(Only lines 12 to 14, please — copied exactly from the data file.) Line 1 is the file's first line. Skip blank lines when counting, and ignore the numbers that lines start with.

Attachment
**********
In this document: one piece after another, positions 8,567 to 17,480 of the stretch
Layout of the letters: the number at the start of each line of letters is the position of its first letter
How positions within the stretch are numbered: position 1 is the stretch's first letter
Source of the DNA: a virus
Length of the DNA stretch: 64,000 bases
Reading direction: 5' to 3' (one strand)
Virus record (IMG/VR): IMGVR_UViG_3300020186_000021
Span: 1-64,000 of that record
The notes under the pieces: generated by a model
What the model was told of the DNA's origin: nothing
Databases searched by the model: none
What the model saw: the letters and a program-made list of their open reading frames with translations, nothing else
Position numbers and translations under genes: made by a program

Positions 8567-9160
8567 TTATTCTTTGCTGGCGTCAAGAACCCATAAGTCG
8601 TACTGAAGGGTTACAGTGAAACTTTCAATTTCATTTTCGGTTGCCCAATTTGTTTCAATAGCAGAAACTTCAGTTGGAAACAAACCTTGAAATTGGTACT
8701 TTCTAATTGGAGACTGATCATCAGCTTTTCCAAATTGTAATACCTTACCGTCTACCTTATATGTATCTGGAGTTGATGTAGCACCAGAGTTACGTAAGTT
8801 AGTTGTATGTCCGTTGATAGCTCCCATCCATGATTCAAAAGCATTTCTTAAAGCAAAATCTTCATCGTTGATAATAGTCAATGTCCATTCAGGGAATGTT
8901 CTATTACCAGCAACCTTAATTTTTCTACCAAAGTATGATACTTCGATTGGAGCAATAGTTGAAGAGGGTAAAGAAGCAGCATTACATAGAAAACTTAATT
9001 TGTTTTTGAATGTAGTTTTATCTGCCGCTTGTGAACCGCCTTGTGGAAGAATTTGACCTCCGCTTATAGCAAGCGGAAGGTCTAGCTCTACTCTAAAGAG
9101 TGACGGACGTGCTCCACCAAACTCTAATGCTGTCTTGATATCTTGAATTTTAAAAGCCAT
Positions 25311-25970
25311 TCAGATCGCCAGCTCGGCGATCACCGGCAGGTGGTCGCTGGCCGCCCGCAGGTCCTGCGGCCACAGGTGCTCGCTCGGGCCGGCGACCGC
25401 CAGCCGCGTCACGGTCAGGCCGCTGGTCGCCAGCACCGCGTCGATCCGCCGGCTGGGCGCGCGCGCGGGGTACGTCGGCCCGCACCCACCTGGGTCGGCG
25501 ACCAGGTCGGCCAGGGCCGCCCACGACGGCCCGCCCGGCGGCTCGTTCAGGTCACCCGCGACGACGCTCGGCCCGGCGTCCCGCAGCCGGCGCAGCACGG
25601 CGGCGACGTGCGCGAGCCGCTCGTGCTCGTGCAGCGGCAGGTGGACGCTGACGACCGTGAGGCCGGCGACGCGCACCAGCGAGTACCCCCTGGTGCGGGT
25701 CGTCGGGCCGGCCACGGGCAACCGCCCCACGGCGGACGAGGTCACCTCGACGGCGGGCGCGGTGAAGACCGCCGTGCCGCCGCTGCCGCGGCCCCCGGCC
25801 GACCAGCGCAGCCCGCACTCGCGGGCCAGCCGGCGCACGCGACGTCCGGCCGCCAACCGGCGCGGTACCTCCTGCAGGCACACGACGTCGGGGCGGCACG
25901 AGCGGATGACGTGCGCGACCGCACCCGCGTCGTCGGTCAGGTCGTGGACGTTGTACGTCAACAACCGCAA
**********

What the model saw: the letters and a program-made list of their open reading frames with translations, nothing else
Position numbers and translations under genes: made by a program

Positions 8567-9160